Time Travellers

Dr Who might take to his Tardis to travel through time, but visitors to Israel and Jordan can do the same by coach or car, and uncover thousands of years of history, writes Brian Johnston.

The neighbouring countries of Israel and Jordan are crammed with biblical and historical sites, rugged coastlines and spectacular desert scenery. Tourism infrastructure and hotels are good, English is widely spoken and Jordan in particular has famously friendly people, making travel through these twin destinations an easy pleasure.

The current Kingdom of Jordan is a relative newcomer on history’s grand stage, only created in 1946. Still, its barren landscapes conceal a dizzying array of archaeological sites, from a multilayered, 6,000-year accumulation of ruins at Bet Shean to the sixth-century mosaic-decorated churches at Madaba and a Crusader castle at Karak. Jerash is one of the Mediterranean’s best-preserved Roman cities, complete with colonnaded streets, theatres, temples and palaces. You can still see the paving ruts left by chariot wheels, and the bathhouses where Romans once splashed and gossiped.

Amman, Jordan’s capital, is one of the most progressive cities in the Middle East, with an energetic vibe and hospitable inhabitants. The hilly city admitte dly lacks the glamour and great Islamic architecture of Cairo or Istanbul, but provides delightful contrasts in its gleaming shopping malls and spice-crammed souks, lively nightlife and crumbling ruins. A popular boulevard for evening strolls runs right by an Ancient Roman amphitheatre.

The highlight of Jordan is Petra, ruined sixth-century city of the Nabataeans, an Arab tribe that grew rich on trade and erected extravagant public buildings, temples and tombs. Access to the ruined city is via a narrow, winding canyon called The Siq whose cliff faces are banded in red and orange, at the end of which you get your first magical glimpse of Petra: the famous rose-red facade of the Treasury building. Beneath its columns, camels groan under weighty tourists and hawkers circulate with Roman coins.

Further down the valley stands a 7,000-seat amphitheatre. You can follow the colonnaded main street of the later Roman city, and trace the outline of marketplaces, swimming pools and palaces. Across the canyon loom royal Nabataean tombs carved from the cliff face. Finally, clamber up to the Monastery and contemplate its brooding, monumental facade. Rocky ridges fall away to the desert below, towards the Gulf of Aqaba.

Jordan’s attractions aren’t all historical. Wadi Rum in the country’s south has spectacular red desert cliffs best experienced at sunset on a camel excursion with the Bedouin. You can stay overnight in a tent strewn with rugs and blankets, sit around a campfire and admire the stars to indulge in a Lawrence of Arabia fantasy.

Fifty kilometres south, the resort town of Aqaba on the Red Sea offers some of the world’s best coral reefs for snorkelling and diving: a fabulous blue world that contrasts with the flamboyant orange of Jordan’s landscapes. Israel’s counterpart just across the border is Eilat, popular with local holidaymakers attracted to its seemingly perpetual sunshine.

Jordan and Israel also share the Dead Sea, and on either coastline you should take to the waters to float in its highly salty buoyancy. The Dead Sea’s shores, especially in Israel, are dotted with swanky spa resorts. As an added bonus you can visit the fortress of Masada, last Jewish holdout against the Ancient Romans.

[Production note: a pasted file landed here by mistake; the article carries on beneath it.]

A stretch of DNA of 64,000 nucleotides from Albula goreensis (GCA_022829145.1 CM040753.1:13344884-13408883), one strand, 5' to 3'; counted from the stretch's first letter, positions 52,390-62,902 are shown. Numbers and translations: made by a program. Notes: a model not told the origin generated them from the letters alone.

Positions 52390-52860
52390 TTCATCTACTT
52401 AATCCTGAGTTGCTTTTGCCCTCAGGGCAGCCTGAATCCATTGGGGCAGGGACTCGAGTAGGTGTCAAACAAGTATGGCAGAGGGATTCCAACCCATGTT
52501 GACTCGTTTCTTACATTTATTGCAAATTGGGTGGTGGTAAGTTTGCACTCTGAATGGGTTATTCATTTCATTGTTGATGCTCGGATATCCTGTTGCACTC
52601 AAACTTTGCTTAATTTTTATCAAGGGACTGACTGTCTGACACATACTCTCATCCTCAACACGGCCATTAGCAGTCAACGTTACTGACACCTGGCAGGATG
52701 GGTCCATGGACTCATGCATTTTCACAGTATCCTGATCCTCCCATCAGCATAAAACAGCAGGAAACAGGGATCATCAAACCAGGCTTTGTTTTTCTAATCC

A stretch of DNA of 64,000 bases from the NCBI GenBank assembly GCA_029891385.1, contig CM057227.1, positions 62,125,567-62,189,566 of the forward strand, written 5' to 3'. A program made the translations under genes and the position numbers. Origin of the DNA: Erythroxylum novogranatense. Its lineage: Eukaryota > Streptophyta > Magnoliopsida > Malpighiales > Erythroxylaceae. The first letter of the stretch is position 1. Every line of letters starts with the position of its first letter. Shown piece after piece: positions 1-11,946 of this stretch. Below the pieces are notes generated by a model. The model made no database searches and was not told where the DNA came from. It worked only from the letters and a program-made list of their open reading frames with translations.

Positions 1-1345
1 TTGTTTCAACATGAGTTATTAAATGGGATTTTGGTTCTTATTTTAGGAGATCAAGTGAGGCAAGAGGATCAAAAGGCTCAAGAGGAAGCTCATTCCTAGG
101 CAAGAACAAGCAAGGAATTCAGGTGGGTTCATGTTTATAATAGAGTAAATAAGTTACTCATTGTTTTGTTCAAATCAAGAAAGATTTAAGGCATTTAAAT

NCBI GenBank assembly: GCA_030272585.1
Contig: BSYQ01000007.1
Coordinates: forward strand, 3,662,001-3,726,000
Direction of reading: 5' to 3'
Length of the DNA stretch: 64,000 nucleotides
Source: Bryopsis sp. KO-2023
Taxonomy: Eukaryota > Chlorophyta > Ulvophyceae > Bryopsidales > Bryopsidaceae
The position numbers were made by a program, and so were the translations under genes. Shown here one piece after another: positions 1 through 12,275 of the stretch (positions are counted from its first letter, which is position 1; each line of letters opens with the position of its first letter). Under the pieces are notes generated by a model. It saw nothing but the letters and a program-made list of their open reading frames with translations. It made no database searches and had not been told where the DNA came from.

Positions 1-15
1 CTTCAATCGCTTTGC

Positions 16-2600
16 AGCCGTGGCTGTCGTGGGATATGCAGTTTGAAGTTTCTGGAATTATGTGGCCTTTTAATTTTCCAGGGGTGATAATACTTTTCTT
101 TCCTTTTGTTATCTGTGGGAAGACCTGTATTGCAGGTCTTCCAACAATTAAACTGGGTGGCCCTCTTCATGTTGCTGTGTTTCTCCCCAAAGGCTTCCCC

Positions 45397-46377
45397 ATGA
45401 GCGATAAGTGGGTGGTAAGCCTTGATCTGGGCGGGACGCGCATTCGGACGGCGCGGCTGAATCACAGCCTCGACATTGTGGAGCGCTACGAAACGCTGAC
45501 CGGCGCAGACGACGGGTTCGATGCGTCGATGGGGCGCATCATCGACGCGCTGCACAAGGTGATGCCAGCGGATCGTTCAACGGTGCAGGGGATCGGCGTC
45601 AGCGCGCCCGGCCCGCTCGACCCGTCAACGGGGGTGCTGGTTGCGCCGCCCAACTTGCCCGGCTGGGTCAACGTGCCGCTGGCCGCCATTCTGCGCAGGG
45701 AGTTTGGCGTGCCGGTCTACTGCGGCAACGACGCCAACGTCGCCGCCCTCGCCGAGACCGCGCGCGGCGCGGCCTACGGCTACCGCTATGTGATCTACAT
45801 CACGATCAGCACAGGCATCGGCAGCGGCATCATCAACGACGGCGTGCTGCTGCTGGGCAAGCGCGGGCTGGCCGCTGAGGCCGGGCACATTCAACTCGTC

Israel’s history is just as long as Jordan’s, but the country has more varied scenery, a higher living standard and a booming economy. Old-timers from kibbutzim are giving way to a youthful population, and you’ll find an ever-increasing choice of fine hotels and restaurants.

On the Mediterranean coast, neighbouring cities Tel Aviv and Jaffa are a study in contrasts. Jaffa dates back to biblical times, and is filled with tottering Turkish palaces and mosques, medieval monasteries and Crusader remains that create Israel’s most beautiful old town. The capital Tel Aviv glitters with skyscrapers and nightclubs, has great beaches and food, and tempts with innovative museums and revamped waterfronts.

In northern Israel, you could base yourself in hilly, sea-gazing Haifa and visit neighbouring Acre — a medieval Arab town of bustling bazaars — and the kibbutzim of the surrounding countryside. The inland Sea of Galilee provides a beach and water-sports getaway for Israelis but is also littered with biblical sites such as Magdala (hometown of Mary Magdalene), Tabgha where Jesus purportedly divided the loaves and fishes, and the city of Tiberias, where ancient tombs and holiday discotheques clash.

And so to Jerusalem, troubled city central to three great religions, sitting on the political fault-lines of the Middle East. Plunge into the old city for its exotic bazaars and important religious sites, including the Church of the Holy Sepulchre (Christian), Western Wall (Jewish) and Dome of the Rock (Moslem). The new town is home to world-class performing arts venues, the confronting Yad VaShem Holocaust Memorial and the Israel Museum, a treasure trove of ancient artefacts that include the famous Dead Sea Scrolls. Like both Israel and Jordan, this city is a mix of old and new, a charismatic and often problematic clash of territorial rivalries and spiritual aspirations that will have you mesmerised.

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